This second NHL Saturday miniseries takes on the short, albeit storied, history of the Colorado Avalanche, the current defending champions of the league. The franchise began its life in the World Hockey Association during the 1970s before moving to the NHL for the 1979-1980 season—as the Quebec Nordiques. In 1995, the team moved to Denver and immediately won its first Stanley Cup as the Avalanche, and the Colorado organization has added two more Cups since then. Enjoy this stroll through history!
No. 5: 1995-1996 Colorado Avalanche
Speaking of that first champion in team history, here it is. The team posted 104 points on a 47-25-10 record, to win the Pacific Division. The offense scored the second-most goals in the league, while the defensive effort was stout, finishing eighth in goals allowed. However, the mid-season acquisition of goaltender Patrick Roy really helped solidify the Avs, overall. The result? A 16-6 romp through the postseason, including the infamous Western Conference Finals win over the top-seeded Detroit Red Wings.
The high-flying scoring machine was led by a dominant trio: center Joe Sakic (51G, 69A, 44 PIMs, 82 games), center Peter Forsberg (30G, 86A, 47 PIMs, 82 games), and left wing Valeri Kamensky (38G, 47A, 85 PIMs, 81 games). Roy only posted a 22-15-7 record with a 2.68 GAA, but he was an improvement over Stephane Fiset (22-6-7, 2.93 GAA), for sure. In the postseason, Roy dropped his GAA to 2.10 and dealt three shutouts—and the rest is history.
No. 4: 2000-2001 Colorado Avalanche
The second Cup winner in team history, these Avs put up 118 points to win the Northwest Division with a 52-16-10-4 mark (when overtime losses were counted differently). They were fourth in scoring and third in scoring defense, and in the postseason, Colorado rolled over Vancouver in the first round before barely escaping the Los Angeles Kings in the second round. The third round was no sweat for the Avs in a 5-game series win over the St. Louis Blues, but the Finals were a 7-game grinder, for sure.
Sakic (54G, 64A, 82 games) and Forsberg (27G, 62A, 73 games) still led the way in scoring, and at age 35, Roy had lost nothing in net, posting a 40-13-7 record with a 2.22 GAA and a .913 S% to along with four shutouts. With the offense struggling in the playoffs, Roy really upped his game, improving to a 1.70 GAA and a .934 S%. It’s hard to imagine the Avs winning those two Game 7s without him in net.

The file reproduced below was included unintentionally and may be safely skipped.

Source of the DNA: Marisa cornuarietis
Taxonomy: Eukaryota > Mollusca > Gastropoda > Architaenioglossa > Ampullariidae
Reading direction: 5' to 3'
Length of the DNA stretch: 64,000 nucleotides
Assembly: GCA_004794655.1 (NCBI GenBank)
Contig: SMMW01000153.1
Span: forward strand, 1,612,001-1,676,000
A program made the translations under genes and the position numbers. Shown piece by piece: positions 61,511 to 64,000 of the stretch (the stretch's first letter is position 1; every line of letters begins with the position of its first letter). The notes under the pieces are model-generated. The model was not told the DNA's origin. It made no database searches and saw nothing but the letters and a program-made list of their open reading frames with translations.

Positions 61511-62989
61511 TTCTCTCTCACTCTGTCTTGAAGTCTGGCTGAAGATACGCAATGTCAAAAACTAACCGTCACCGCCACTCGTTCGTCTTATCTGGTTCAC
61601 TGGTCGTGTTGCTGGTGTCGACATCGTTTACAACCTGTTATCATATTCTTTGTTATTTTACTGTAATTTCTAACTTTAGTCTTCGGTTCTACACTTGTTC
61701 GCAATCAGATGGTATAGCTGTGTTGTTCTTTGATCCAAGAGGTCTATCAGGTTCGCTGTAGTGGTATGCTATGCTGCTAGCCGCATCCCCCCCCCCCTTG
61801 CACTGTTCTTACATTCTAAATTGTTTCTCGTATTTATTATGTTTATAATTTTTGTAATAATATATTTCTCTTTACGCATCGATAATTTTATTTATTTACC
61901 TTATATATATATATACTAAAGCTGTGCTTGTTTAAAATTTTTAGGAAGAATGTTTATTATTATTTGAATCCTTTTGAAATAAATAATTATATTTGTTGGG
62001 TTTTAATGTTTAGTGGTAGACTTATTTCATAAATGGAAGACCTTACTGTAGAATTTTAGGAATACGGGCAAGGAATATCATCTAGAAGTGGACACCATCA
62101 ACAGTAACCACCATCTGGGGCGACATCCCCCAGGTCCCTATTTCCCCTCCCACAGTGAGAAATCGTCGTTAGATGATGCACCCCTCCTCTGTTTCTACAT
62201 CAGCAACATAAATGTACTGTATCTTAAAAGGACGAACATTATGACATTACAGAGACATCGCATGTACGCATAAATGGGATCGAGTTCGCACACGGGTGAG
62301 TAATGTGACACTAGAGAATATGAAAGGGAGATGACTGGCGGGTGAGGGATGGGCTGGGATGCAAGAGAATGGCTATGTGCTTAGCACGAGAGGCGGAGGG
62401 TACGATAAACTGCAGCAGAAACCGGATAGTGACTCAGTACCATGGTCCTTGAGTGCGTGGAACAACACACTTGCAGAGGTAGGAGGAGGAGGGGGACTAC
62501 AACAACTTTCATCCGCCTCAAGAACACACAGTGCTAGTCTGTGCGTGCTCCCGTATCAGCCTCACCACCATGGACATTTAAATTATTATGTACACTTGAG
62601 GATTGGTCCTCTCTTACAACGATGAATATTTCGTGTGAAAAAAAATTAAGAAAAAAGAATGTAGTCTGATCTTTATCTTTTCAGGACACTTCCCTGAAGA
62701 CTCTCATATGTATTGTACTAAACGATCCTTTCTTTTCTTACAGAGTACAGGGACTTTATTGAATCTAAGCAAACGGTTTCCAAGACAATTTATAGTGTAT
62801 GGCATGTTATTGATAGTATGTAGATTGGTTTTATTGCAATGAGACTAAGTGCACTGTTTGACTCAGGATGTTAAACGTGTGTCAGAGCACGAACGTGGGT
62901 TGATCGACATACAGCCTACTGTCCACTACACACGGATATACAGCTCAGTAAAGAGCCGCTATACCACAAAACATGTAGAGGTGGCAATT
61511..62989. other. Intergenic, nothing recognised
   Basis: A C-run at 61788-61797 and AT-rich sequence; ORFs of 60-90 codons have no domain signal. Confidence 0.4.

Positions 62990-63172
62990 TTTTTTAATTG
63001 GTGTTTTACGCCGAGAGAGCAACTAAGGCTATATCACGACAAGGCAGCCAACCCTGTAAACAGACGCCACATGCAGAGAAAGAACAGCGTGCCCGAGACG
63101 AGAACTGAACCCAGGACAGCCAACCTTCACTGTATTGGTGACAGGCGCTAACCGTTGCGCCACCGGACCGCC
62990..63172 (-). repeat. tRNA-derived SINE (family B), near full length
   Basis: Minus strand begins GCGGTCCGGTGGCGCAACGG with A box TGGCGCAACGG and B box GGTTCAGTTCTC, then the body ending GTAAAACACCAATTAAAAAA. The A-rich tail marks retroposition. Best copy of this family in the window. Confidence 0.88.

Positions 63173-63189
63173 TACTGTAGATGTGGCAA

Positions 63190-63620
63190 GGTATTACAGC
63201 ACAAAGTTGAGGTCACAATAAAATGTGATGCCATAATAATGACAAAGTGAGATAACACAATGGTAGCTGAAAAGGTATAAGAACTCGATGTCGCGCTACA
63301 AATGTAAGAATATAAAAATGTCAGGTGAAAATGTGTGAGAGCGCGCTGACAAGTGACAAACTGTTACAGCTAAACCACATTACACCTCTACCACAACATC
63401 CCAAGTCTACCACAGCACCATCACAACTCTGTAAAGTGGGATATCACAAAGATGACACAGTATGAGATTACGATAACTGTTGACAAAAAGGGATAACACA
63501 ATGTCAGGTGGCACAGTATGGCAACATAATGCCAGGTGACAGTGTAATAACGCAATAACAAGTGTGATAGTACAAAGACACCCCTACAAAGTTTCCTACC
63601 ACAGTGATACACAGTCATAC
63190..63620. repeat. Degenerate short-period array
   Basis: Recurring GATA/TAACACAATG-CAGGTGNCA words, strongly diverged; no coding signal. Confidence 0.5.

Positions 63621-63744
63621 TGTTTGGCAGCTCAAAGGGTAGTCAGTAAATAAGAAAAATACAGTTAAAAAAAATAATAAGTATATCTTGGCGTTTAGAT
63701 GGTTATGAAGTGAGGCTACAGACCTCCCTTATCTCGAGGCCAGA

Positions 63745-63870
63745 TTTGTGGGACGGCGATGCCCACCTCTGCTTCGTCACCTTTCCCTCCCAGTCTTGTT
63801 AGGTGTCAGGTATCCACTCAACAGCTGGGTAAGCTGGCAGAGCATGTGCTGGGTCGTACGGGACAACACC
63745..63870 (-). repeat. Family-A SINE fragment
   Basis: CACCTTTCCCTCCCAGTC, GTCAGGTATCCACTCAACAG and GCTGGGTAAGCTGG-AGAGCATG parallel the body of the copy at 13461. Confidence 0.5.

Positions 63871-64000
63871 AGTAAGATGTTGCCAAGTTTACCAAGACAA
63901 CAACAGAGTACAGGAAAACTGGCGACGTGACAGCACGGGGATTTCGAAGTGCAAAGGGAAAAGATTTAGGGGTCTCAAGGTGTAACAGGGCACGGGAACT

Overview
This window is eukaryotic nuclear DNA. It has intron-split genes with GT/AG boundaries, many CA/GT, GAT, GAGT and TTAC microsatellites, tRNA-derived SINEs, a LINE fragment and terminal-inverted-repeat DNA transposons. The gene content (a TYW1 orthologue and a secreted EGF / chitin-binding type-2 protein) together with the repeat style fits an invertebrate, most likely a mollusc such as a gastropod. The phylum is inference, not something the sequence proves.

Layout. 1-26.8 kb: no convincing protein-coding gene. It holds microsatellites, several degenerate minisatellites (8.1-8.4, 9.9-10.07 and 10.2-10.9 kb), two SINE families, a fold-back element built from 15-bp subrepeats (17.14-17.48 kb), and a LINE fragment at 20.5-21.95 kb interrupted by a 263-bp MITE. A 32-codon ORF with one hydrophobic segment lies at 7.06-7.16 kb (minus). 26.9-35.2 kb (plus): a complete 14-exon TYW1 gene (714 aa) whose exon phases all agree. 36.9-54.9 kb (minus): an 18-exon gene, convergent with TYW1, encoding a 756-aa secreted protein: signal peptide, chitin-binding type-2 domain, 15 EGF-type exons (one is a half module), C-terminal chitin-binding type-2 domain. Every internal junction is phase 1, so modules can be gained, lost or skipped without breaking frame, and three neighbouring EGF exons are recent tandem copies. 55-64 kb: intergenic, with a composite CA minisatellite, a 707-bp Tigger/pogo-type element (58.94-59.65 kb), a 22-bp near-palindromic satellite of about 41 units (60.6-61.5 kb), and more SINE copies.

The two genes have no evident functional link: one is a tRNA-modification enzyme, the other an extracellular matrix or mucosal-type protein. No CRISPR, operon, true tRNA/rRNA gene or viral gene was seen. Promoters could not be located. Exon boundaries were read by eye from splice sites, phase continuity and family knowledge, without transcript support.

No. 3: 2020-2021 Colorado Avalanche
The highest-rated Avs team ever, in sabermetric terms, didn’t win the Cup; in fact, this group lost in the second round to the Vegas Golden Knights in six games after sweeping the Blues in the first round. It was a rough ending to a great season, where Colorado posted a 39-13-4 record in a Covid-shortened season for 82 points and first place in the West Division. The Golden Knights dropped the first two games of the series and then ripped off four straight wins to eliminate the Avalanche.
The team was first in scoring, thanks to right wing Mikko Rantanen (30G, 36A, 52 games), C Nathan MacKinnon (20G, 45A, 48 games), and defenseman Cale Makar (8G, 36A, 44 games). That balance was matched by the No. 3 scoring defense, anchored by G Philipp Grubauer (30-9-1, 1.95 GAA, .922 S%). But against Vegas in the playoffs, Colorado was just outplayed by the Golden Knights’ No. 3 offense and No. 1 defense. It happens sometimes, when the matchup is just an unfortunate one.
No. 2: 1994-1995 Quebec Nordiques
This final Nordiques squad was basically the same as the first Colorado roster, with a few changes—and that’s why this team is ranked so high in team history. Quebec was first in scoring and ninth in goals allowed, good enough to finish first in the lockout-shortened season’s Northeast Division with a 30-13-5 record for 65 points. However, they were upset in the first round of the playoffs by the defending champs at the time, the New York Rangers, losing in six games.
Who helped Quebec to the top-scoring offense in the NHL? Sakic (19G, 43A, 47 games) and Forsberg (15G, 35A, 47 games), of course, as well as RW Owen Nolan (30G, 19A, 48 games). In net, the Nordiques were not as strong, obviously, but Fiset (17-10-3) combined with Jocelyn Thibault (12-2-2) to hold opponents to 2.76 goals per game. In the postseason, however, the Rangers scored 25 goals in 6 games to blow Quebec out of Lord Stanley’s Cup chase.
No. 1: 1983-1984 Quebec Nordiques
So, sabermetrics are weird sometimes. These Nordiques finished third in the old Adams Division with a 42-28-10 record for 94 points. But the second-best offense and the fifth-best defense contribute to its high sabermetric rating in our system here. Quebec beat Buffalo 3-0 in the first round before losing 2-4 to the Montréal Canadiens in the second round. Overall, though, when factoring in SOS, this team was the second-best squad in the NHL during the regular season.
Two 100-point scorers topped the team: LW Michel Goulet (56G, 66A, 76 PIMS, 75 games) and C Peter Stastny (46G, 73A, 73 PIMs, 80 games). One unique stat contributor? C Dale Hunter, with his 79 points in 77 games—to go along with 232 PIMs. Whoa! The goalies combined to cough up 3.41 GAA, but it was the era of high scoring. The top goalies were Dan Bouchard (29-18-8) and Clint Malarchuk (10-9-2). Scoring just 13 goals in 6 playoff games against the Habs really hurt in the end, though.